The R8 supercar is one of Audi's most important brand ambassadors in India. Part and parcel of the company’s line-up for the sub-continent, it lords over the range from on high, the rest of the fleet basking in its high-tech glow. The message seems to be clear; technology and engineering are Audi's forte, and judging by just how good the earlier R8 was, the message seems to have carried well. Remember, at the time, this was Audi's first attempt at a serious sports car. The R8, however, isn’t just a showpiece or tech demonstrator; Audi claims it's also the bestselling supercar in India. And that, frankly, is a job well done, especially as Audi at the time didn't really have the brand or the credentials for a car like this.
Audi’s new R8, launched at the 2016 Auto Expo in Delhi at a price of Rs 2.55 crore (ex-showroom, Maharashtra), promises to carry the R8 myth even further. The new car is leaner, meaner and comes with an even sharper focus on driving experience. The carmaker claims the new R8 has been engineered and tuned to deliver a race car-like experience; one that's more focused than the earlier one. And added to this are the funky new interiors and loads of confidence garnered from the first car. So, does the new R8 deliver everything it promises? Is it even better to drive? And is it just as practical to use on our streets?
What is it?
Audi actually pioneered the mid-engine setup used by performance and race cars today. The Auto Union Grand Prix car of the '30s, engineered by Ferdinand Porsche, was powered by a mid-mounted, supercharged, 16-cylinder engine, unique at the time. And it's the same setup, supercharger excluded, that the R8 uses today. But just how different is the new R8 from the earlier one? Yes, it looks fundamentally similar to the outgoing car and it still retains a spaceframe chassis and a mid-mounted V10 engine, but apart from that, things are very different under the skin.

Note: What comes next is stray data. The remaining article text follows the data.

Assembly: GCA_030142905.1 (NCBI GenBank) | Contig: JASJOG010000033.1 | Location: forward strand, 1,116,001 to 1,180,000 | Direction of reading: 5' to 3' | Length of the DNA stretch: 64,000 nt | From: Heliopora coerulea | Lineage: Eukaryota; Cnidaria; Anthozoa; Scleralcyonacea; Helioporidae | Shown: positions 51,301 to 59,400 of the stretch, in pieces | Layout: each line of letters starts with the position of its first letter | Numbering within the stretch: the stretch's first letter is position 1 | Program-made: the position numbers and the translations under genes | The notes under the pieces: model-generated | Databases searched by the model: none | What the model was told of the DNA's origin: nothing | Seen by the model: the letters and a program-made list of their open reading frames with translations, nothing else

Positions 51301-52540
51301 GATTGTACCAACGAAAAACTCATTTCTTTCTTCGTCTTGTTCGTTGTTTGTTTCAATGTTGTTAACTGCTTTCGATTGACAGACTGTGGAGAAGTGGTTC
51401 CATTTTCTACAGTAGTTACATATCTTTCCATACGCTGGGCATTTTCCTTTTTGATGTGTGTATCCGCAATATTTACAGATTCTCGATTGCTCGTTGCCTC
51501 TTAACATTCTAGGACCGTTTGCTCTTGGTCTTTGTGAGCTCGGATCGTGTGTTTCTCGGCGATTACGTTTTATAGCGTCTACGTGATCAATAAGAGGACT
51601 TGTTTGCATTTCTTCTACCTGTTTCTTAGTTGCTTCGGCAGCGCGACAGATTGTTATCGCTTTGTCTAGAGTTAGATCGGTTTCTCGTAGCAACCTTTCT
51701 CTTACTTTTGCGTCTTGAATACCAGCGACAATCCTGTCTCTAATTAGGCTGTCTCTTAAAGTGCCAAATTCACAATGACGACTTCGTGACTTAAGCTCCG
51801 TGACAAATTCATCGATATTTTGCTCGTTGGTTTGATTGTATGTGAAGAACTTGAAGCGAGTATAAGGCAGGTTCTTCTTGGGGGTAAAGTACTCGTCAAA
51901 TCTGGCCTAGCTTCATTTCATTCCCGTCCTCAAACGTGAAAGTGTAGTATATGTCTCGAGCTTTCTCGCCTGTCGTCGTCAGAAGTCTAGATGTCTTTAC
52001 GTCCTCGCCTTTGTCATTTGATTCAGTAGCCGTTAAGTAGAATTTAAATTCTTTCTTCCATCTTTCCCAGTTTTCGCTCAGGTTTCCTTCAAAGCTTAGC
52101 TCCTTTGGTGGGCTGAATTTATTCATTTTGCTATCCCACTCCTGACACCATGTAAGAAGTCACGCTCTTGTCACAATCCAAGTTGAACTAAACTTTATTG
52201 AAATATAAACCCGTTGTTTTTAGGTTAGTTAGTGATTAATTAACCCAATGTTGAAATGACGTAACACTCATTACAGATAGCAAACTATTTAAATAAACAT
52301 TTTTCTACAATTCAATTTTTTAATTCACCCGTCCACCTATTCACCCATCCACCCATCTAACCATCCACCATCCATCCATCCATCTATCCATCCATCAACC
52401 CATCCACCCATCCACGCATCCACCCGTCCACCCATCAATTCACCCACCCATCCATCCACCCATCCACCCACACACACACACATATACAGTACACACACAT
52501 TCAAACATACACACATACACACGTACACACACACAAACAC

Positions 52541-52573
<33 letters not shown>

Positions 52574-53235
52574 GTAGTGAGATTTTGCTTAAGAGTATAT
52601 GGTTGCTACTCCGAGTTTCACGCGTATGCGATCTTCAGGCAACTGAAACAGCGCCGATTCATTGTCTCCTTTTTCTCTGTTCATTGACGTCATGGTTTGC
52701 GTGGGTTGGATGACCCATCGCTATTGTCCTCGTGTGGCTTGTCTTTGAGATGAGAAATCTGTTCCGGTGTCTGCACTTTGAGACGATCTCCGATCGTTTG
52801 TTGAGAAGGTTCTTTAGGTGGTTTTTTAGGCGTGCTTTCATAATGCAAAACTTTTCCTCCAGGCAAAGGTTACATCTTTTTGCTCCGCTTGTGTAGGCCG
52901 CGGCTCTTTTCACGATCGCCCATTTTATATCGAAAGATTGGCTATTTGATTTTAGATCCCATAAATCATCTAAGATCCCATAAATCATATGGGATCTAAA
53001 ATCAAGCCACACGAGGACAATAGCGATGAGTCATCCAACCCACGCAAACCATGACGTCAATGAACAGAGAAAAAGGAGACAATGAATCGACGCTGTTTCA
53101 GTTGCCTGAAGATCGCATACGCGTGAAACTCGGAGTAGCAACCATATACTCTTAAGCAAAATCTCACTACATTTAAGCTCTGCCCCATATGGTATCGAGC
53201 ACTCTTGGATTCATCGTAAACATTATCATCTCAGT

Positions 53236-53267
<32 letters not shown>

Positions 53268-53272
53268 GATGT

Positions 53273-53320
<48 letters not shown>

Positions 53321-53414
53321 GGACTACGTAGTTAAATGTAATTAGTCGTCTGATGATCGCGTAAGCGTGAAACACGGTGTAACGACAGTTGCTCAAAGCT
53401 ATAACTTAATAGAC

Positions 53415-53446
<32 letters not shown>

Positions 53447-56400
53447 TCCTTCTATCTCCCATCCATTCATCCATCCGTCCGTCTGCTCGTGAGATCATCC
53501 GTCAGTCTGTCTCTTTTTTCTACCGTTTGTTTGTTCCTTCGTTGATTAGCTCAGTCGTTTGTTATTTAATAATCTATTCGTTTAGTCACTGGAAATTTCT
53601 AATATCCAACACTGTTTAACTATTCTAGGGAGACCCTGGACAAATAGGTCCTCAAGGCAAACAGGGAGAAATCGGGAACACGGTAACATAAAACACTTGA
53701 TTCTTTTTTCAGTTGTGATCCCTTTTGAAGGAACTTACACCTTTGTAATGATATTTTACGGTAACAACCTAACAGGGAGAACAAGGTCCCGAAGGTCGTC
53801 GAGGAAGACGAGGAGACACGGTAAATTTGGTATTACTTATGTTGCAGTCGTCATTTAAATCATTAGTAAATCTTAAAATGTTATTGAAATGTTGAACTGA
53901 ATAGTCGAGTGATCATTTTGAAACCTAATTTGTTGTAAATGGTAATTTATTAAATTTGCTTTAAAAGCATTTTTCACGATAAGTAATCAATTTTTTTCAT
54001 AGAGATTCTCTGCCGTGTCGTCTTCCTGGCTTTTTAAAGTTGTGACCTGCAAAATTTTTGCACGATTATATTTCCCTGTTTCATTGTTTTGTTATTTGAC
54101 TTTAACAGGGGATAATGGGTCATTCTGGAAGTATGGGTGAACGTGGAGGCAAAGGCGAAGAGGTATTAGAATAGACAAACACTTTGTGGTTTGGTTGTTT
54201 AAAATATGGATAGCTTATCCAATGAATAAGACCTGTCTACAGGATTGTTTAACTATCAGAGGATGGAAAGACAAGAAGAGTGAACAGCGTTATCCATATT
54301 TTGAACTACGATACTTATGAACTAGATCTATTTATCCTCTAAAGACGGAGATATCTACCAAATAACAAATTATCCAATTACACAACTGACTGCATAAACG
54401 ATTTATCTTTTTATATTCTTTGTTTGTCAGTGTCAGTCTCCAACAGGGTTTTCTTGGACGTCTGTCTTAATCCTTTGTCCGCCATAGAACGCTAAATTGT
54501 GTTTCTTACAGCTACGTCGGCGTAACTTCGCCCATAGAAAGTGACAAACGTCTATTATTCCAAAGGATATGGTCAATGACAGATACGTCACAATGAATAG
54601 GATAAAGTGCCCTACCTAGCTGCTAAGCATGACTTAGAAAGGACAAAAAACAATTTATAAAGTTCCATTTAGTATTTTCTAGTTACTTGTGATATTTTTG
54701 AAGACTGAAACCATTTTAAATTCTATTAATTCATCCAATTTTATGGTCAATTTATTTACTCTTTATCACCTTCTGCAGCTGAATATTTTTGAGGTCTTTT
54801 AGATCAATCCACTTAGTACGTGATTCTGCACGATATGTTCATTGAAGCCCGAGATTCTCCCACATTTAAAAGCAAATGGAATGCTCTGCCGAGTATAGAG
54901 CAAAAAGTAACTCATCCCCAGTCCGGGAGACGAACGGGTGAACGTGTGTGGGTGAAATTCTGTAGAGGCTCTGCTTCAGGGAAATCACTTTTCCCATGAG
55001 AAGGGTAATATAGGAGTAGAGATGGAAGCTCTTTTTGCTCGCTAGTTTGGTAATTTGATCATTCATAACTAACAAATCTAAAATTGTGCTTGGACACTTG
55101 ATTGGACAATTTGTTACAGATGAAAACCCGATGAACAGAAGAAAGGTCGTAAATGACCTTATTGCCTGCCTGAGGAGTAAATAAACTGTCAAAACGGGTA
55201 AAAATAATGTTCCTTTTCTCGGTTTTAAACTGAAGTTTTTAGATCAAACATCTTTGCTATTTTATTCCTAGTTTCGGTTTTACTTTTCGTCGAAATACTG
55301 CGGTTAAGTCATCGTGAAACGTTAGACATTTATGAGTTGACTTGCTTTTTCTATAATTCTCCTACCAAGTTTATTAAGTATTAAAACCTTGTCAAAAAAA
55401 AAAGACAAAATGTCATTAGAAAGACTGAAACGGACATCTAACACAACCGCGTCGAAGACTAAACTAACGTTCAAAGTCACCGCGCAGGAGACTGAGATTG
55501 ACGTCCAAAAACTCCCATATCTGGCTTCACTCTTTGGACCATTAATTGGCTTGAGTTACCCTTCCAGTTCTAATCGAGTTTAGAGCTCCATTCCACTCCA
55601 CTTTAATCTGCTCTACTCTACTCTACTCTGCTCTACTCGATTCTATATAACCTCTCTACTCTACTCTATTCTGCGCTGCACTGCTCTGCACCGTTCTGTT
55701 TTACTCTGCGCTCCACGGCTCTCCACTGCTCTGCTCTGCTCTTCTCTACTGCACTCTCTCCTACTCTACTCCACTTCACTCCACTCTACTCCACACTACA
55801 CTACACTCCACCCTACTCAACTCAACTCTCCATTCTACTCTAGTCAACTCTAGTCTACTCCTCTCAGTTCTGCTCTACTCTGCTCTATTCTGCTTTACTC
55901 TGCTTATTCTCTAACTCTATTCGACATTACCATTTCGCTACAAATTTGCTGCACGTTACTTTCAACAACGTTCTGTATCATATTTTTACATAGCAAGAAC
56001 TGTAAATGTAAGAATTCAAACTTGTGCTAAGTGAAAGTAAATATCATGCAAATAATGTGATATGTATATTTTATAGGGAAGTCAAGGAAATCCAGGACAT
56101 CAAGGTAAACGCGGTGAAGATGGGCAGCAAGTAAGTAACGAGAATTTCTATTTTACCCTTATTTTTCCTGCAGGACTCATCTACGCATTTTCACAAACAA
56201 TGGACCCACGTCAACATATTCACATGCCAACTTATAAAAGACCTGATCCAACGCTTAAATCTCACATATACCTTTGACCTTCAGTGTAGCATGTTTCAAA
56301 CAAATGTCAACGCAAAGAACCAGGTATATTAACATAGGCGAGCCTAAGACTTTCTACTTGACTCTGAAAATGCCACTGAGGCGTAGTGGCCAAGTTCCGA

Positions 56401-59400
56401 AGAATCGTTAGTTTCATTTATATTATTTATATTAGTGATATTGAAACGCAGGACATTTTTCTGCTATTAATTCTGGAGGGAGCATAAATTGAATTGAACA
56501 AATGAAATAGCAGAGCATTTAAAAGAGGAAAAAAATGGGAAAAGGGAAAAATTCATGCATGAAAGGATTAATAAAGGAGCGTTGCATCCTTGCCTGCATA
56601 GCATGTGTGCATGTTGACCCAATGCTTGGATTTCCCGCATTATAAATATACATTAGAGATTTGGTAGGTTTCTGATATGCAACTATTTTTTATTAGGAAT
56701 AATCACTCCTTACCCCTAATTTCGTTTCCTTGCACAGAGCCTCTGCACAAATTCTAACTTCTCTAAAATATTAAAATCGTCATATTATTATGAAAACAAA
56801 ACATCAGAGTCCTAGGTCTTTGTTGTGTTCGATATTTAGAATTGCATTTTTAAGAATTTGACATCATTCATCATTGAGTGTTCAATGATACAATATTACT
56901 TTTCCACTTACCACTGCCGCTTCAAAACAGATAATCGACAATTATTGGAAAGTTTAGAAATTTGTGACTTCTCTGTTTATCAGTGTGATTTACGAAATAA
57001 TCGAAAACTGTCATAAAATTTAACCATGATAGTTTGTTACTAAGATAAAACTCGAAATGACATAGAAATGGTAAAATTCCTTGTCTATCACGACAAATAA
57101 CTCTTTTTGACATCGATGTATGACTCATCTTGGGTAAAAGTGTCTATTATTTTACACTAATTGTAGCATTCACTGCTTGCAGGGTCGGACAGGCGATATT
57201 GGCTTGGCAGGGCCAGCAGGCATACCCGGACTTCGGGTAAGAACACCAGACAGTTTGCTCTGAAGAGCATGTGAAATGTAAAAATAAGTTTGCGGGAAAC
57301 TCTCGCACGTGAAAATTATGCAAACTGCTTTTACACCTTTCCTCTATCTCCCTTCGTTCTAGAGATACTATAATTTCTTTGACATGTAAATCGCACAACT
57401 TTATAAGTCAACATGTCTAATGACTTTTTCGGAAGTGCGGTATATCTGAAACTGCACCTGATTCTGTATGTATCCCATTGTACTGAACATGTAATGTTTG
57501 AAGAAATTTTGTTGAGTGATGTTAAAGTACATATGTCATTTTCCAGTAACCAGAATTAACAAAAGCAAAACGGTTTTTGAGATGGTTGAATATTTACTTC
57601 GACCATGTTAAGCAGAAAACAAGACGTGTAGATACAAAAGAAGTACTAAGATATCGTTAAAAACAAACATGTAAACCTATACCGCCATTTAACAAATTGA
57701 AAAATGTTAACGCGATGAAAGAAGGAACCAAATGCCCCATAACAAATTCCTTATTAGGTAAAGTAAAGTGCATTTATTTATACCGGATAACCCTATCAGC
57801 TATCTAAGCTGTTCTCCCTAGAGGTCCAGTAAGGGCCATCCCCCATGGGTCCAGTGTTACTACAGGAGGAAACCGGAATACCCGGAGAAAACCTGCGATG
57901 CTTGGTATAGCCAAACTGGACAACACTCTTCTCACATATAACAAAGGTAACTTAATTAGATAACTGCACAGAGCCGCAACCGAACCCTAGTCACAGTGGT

The spaceframe chassis, for example, isn't made only of aluminium. Rather, the new car uses a blend of aluminium and carbonfibre, with the latter making up around 13 percent. Shared with the Lamborghini Huracán, the chassis is now 5 percent lighter and 40 percent more rigid. The new R8 also gets a wider front track, for better front grip, aluminium double wishbones all round and stiffer springs and dampers. The steering setup has been changed from electro-hydraulic to full electric too; which, among other things, helps make the new car 13 percent more efficient. And there is an all-new quattro system that, unlike the fixed mechanical setup, now gets a new electro hydraulically operated multi-plate clutch. Audi says the new system reacts faster and feels sportier to drive. And like most race cars, you can adjust the slip on the rear diff (via a dial on the steering wheel) for dry, wet or snowy conditions. There are changes to the V10 as well, among them a hike in compression ratio, a new dual-injection system with both direct and indirect injectors (two injectors per cylinder), and the adoption of cylinder shutdown. The engine is lighter, keener to rev and with peak revs close to 9000rpm, it's sure to be an absolute riot when the revs fly.
It still looks like an R8 though, or more accurately, is quite easily identifiable as one. The nose has a distinctly Audi feel, the sideblades are still there, albeit split down the centre and the roofline looks familiar too. But the new car is different as well. Very different. It looks more compact and the sharp cuts and slashes replacing more rounded lines also give it an edgier feel.